Auckland Zoo in New Zealand is celebrating the birth of Nepalese Red Panda twins, two very valuable additions to the international breeding program for this threatened species.
The two cubs were born on January 3, each weighing approximately 100 grams. They are the second and third offspring of four-year-old mum Bo and 13-year-old Sagar, who just over a year ago produced their first-born, male Pabu. Sagar, who was relocated from India's Darjeeling Zoo in 2010, contributes a particularly valuable new bloodline into the Australasian region.
"These births are fantastic news, both for Australasia and for the wider Global Species Management Plan through which Red Panda are managed. We're absolutely delighted Bo has had two healthy cubs and that she's proving once again to be such a confident and attentive mother," says acting Carnivore Team Leader Lauren Booth.
"Following Pabu's birth, we've learnt to read Bo's behavior well so we can gauge the best time to check on and weigh the cubs to track their progress, but otherwise remain hands-off. They have now opened their eyes and are moving about in the nest box a little more, and will sometimes 'huff' at us. Their weights have shot up to 403 grams and 423 grams respectively - above average, so we know they're getting plenty to eat, but they still have a lot more growing to do!"
Booth says like one-year-old Pabu, who will relocate to another zoo in Australia within the next six months, the yet-to-be named and sexed cubs will also in time leave Auckland Zoo to contribute to the international breeding program.
"As zoos we work together to ensure genetic diversity is achieved for insurance populations like the Red Panda - which is vital, but it is an insurance policy, not a solution. Increasingly, we're part of conservation efforts in the wild. Auckland Zoo continues to grow its support of Red Panda Network, whose outstanding community education and forest guardianship programs in eastern Nepal (key Red Panda territory) are playing a vital role in helping protect this species that's threatened by habitat loss and poaching."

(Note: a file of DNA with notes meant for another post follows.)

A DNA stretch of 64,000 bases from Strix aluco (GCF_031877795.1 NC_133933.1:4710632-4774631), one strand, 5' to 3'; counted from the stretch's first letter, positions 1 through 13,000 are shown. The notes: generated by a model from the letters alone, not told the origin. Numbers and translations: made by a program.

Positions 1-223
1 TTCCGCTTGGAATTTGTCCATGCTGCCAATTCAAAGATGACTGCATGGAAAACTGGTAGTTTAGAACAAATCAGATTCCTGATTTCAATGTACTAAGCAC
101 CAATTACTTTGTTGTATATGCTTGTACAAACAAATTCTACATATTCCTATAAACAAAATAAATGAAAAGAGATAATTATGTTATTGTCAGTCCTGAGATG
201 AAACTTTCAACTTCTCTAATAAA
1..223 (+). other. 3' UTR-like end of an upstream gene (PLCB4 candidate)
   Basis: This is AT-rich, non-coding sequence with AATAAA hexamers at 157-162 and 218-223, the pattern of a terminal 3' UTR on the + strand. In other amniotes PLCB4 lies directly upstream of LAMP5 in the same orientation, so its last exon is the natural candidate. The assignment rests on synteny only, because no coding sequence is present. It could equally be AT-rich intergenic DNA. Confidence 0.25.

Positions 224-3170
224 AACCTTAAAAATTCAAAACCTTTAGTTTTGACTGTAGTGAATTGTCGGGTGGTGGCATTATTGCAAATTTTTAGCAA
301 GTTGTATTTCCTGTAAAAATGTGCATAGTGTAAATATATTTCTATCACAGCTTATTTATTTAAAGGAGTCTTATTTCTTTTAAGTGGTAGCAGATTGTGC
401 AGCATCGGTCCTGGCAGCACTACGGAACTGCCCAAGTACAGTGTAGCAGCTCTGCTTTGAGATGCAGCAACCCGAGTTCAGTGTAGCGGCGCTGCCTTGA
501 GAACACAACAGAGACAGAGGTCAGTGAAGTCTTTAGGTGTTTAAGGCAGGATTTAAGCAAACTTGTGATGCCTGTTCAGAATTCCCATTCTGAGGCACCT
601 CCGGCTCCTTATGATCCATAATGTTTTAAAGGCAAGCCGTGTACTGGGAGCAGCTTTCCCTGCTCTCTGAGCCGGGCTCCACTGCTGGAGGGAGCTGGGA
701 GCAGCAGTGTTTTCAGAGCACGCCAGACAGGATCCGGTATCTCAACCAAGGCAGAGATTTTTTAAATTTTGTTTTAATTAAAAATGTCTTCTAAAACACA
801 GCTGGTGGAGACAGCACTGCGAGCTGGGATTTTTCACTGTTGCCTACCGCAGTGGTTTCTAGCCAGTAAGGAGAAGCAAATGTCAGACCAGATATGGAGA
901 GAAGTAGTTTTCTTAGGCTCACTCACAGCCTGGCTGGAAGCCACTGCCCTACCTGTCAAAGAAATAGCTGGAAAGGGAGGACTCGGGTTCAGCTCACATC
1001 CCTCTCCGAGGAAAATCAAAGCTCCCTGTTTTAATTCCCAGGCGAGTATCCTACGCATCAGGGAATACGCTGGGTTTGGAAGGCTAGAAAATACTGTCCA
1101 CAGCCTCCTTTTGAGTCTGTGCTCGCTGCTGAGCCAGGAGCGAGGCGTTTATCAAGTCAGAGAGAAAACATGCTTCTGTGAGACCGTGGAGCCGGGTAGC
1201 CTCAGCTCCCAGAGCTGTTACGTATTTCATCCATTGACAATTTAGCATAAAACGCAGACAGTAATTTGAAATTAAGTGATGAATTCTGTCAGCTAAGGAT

See and learn more after the fold!
Visitors to Auckland Zoo will be able to catch the cubs' parents and older brother Pabu out on display, but the cubs are not expected to venture out of their nest box until they are at least 12 weeks old, sometime in March. Their sex will be confirmed in early March when they have their first vet check.
Although it shares the same name, the Red Panda is not related to the Giant Panda. In fact, the Red Panda is not closely related to any other living animals, making it unique. Endemic to the temperate forests of the Himalayas, the Red Panda ranges from Nepal in the west to China in the east. They are also found in northern India, Bhutan and northern Myanmar. The IUCN Red List classifies the Red Panda as 'Vulnerable'. It is threatened by illegal hunting and deforestation. Remaining populations are fast becoming fragmented and isolated from each other. It is uncertain how many remain in the wild today; the IUCN Red List estimates the global population of Red Panda to be about 10,000 individuals. There are close to 500 individuals in zoos worldwide.